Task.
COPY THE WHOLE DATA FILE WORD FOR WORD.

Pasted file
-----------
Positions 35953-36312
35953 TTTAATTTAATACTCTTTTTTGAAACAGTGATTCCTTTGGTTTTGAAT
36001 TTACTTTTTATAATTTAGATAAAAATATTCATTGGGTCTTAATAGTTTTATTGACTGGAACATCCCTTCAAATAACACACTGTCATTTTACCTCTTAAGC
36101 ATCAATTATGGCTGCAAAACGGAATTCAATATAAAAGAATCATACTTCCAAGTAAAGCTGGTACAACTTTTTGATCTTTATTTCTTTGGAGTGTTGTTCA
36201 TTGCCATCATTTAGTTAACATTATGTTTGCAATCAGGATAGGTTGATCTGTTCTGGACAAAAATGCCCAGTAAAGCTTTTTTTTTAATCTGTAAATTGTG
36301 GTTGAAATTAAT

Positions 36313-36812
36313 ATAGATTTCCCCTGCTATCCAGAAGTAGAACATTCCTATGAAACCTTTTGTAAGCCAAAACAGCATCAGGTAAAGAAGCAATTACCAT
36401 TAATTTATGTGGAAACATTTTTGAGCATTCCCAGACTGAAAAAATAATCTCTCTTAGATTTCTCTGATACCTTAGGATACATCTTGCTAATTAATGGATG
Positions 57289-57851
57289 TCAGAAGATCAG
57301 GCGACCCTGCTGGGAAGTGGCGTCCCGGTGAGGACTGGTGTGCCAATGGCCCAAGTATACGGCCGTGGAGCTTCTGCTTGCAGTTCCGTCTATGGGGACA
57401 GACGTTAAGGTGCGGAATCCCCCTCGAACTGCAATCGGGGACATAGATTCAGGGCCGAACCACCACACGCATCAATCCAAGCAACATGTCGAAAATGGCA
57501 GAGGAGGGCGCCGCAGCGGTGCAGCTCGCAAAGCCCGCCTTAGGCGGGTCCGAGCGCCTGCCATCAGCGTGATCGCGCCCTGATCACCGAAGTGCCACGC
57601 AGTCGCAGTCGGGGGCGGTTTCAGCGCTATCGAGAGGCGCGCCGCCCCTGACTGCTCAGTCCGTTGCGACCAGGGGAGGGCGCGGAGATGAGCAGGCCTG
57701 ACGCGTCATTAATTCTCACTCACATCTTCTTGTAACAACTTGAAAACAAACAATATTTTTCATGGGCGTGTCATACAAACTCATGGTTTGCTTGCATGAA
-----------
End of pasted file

Positions 35953-36312
35953 TTTAATTTAATACTCTTTTTTGAAACAGTGATTCCTTTGGTTTTGAAT
36001 TTACTTTTTATAATTTAGATAAAAATATTCATTGGGTCTTAATAGTTTTATTGACTGGAACATCCCTTCAAATAACACACTGTCATTTTACCTCTTAAGC
36101 ATCAATTATGGCTGCAAAACGGAATTCAATATAAAAGAATCATACTTCCAAGTAAAGCTGGTACAACTTTTTGATCTTTATTTCTTTGGAGTGTTGTTCA
36201 TTGCCATCATTTAGTTAACATTATGTTTGCAATCAGGATAGGTTGATCTGTTCTGGACAAAAATGCCCAGTAAAGCTTTTTTTTTAATCTGTAAATTGTG
36301 GTTGAAATTAAT

Positions 36313-36812
36313 ATAGATTTCCCCTGCTATCCAGAAGTAGAACATTCCTATGAAACCTTTTGTAAGCCAAAACAGCATCAGGTAAAGAAGCAATTACCAT
36401 TAATTTATGTGGAAACATTTTTGAGCATTCCCAGACTGAAAAAATAATCTCTCTTAGATTTCTCTGATACCTTAGGATACATCTTGCTAATTAATGGATG
Positions 57289-57851
57289 TCAGAAGATCAG
57301 GCGACCCTGCTGGGAAGTGGCGTCCCGGTGAGGACTGGTGTGCCAATGGCCCAAGTATACGGCCGTGGAGCTTCTGCTTGCAGTTCCGTCTATGGGGACA
57401 GACGTTAAGGTGCGGAATCCCCCTCGAACTGCAATCGGGGACATAGATTCAGGGCCGAACCACCACACGCATCAATCCAAGCAACATGTCGAAAATGGCA
57501 GAGGAGGGCGCCGCAGCGGTGCAGCTCGCAAAGCCCGCCTTAGGCGGGTCCGAGCGCCTGCCATCAGCGTGATCGCGCCCTGATCACCGAAGTGCCACGC
57601 AGTCGCAGTCGGGGGCGGTTTCAGCGCTATCGAGAGGCGCGCCGCCCCTGACTGCTCAGTCCGTTGCGACCAGGGGAGGGCGCGGAGATGAGCAGGCCTG
57701 ACGCGTCATTAATTCTCACTCACATCTTCTTGTAACAACTTGAAAACAAACAATATTTTTCATGGGCGTGTCATACAAACTCATGGTTTGCTTGCATGAA